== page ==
Updated results were recently reported from the 30 patient safety lead-in of the phase III BEACON CRC trial evaluating the triplet combination of encorafenib (a BRAF inhibitor), binimetinib (an MEK inhibitor), and cetuximab (Erbitux, an anti–EGFR antibody) in patients with BRAF-mutant metastatic colorectal cancer whose disease has progressed after one or two prior regimens. The data were presented by Van Cutsem et al at the 2018 Gastrointestinal (GI) Cancers Symposium (Abstract 627).
In patients with a BRAF V600E mutation, the estimated median progression-free survival at the time of analysis was 8 months. The confirmed overall response rate in patients with a BRAF V600E mutation was 48%, and three patients achieved complete responses. Further, the overall response rate was 62% in the 16 patients (10/16) who received only 1 prior line of therapy. These data represent substantial improvements compared to several separate historical published standard-of-care benchmarks for this population.
“We are very excited about these safety lead-in results, which show both an unprecedented progression-free survival and overall response rate in patients with BRAF V600–mutant colorectal cancer,” said Scott Kopetz, MD, PhD, FACP, Associate Professor, Department of Gastrointestinal Medical Oncology, Division of Cancer Medicine, The University of Texas MD Anderson Cancer Center. “To put these data in context, the observed median progression-free survival of 8 months exceeds historical benchmarks of approximately 2 months for median progression-free survival, and 4 to 6 months for median overall survival, with current standards of care in this patient population. These results demonstrate the potential of the triplet combination to benefit this population of patients who currently have very limited effective treatment options.”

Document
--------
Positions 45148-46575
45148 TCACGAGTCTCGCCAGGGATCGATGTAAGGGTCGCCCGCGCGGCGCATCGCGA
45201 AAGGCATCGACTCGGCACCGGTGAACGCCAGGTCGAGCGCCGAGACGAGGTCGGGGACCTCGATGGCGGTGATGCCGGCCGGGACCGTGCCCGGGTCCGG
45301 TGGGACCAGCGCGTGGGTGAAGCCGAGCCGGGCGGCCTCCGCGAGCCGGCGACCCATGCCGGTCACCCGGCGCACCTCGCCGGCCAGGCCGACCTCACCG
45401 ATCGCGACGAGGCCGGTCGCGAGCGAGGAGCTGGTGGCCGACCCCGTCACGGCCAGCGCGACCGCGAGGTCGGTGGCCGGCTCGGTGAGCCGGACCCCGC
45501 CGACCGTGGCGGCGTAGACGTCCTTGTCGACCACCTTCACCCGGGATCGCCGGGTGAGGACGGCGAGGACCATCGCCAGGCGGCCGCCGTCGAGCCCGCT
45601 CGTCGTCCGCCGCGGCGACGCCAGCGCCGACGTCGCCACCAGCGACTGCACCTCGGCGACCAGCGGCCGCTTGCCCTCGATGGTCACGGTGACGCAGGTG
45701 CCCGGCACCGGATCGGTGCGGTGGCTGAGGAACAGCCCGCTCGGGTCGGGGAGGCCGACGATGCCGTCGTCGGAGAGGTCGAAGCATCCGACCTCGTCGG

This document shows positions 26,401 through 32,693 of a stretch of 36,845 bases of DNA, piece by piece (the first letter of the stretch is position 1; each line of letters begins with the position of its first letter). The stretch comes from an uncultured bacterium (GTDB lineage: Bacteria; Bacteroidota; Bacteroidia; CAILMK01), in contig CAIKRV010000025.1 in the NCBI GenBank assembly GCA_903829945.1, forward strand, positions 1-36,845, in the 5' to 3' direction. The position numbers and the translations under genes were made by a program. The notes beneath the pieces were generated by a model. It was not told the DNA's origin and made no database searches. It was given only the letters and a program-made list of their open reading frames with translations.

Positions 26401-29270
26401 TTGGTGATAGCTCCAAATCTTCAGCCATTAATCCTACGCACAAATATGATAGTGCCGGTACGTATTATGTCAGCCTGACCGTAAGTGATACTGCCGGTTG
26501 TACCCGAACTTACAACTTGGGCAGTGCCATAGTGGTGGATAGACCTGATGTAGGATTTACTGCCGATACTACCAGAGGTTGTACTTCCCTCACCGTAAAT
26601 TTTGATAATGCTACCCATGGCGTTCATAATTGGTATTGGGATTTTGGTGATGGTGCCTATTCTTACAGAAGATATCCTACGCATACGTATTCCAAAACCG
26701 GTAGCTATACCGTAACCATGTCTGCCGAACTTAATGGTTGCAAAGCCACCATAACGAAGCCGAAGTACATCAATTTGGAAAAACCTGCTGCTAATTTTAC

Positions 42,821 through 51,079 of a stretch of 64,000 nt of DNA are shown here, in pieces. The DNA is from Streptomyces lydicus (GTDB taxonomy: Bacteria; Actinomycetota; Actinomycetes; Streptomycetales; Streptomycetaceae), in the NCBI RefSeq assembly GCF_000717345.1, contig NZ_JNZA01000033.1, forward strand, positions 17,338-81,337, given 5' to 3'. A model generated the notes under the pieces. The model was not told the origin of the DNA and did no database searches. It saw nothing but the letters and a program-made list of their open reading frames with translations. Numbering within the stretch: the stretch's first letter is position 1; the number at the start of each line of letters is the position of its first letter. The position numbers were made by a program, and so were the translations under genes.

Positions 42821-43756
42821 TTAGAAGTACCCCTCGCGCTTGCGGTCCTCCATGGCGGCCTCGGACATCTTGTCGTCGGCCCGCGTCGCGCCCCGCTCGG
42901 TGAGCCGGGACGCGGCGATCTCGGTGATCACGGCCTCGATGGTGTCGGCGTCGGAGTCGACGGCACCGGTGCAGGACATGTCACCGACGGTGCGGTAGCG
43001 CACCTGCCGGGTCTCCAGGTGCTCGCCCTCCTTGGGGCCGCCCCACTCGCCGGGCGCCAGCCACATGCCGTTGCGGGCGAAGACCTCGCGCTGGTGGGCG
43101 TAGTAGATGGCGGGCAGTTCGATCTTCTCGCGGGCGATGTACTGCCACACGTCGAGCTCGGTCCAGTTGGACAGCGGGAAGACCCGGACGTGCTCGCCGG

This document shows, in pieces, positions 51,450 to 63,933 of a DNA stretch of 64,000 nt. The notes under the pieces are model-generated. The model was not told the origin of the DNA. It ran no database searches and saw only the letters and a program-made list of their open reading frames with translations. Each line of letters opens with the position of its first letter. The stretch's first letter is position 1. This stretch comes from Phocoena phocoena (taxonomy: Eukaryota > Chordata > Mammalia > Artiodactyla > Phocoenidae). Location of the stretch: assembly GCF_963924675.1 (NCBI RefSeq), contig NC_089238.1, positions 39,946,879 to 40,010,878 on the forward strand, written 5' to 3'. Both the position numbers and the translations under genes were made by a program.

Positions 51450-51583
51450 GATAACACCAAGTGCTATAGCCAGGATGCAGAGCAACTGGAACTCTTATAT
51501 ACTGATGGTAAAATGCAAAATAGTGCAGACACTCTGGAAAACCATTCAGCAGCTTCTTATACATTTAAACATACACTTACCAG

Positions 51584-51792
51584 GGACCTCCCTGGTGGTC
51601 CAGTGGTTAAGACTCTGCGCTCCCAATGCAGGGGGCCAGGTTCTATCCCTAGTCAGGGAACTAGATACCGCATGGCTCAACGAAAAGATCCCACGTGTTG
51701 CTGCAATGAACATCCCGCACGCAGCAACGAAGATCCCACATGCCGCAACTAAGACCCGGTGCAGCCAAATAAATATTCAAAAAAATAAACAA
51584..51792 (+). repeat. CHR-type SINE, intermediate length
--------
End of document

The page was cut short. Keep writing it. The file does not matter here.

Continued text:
Safety and Adverse Events
In the safety lead-in, the triplet combination was generally well-tolerated. Two patients discontinued treatment due to adverse events, with only one of these considered related to treatment. The most common grade 3 or 4 adverse events seen in at least 10% of patients were fatigue (4/30), urinary tract infection (3/30), increased aspartate aminotransferase (3/30), and increased blood creatine kinase (3/30).
All patients with elevated baseline levels of the tumor markers CEA and CA19-9 had a reduction from baseline, with similar and substantial reductions (median = 83%–96%) across both markers in patients with objective responses and those with stable disease.
The enrollment in the randomized portion of the BEACON CRC trial is ongoing. Patients interested in participating in this trial may talk to their doctor to have their tumor tested for the BRAF mutation for eligibility to enroll in this new and important trial. Further details on the trial are available at clinicaltrials.gov (NCT02928224).
More About BEACON CRC
BEACON CRC is a randomized, open-label, global trial evaluating the efficacy and safety of encorafenib, binimetinib, and cetuximab in patients with BRAF-mutant metastatic colorectal cancer whose disease has progressed after one or two prior regimens. Thirty patients were treated in the safety lead-in and received the triplet combination (encorafenib at 300 mg daily, binimetinib at 45 mg twice daily, and cetuximab per label). Of the 30 patients, 29 had a BRAF V600E mutation. Microsatellite instability–high status, resulting from defective DNA mismatch repair, was detected in only 1 patient. As previously announced, the triplet combination demonstrated good tolerability, supporting initiation of the randomized portion of the trial.
The randomized portion of the BEACON CRC trial is designed to assess the efficacy of encorafenib in combination with cetuximab with or without binimetinib compared to cetuximab and irinotecan-based therapy. Approximately 615 patients are expected to be randomized 1:1:1 to receive triplet combination, doublet combination (encorafenib and cetuximab), or the control arm (irinotecan-based therapy and cetuximab).
The primary endpoint of the trial is overall survival associated with the triplet combination compared to the control arm. Secondary endpoints address the efficacy of the doublet combination compared to the control arm and the triplet combination compared to the doublet therapy. Other secondary endpoints include progression-free survival, overall response rate, duration of response, safety, and tolerability. Health-related quality-of-life data will also be assessed.
The trial will be conducted at over 250 investigational sites in North America, South America, Europe, and the Asia Pacific region. Patient enrollment is expected to be completed in 2018.
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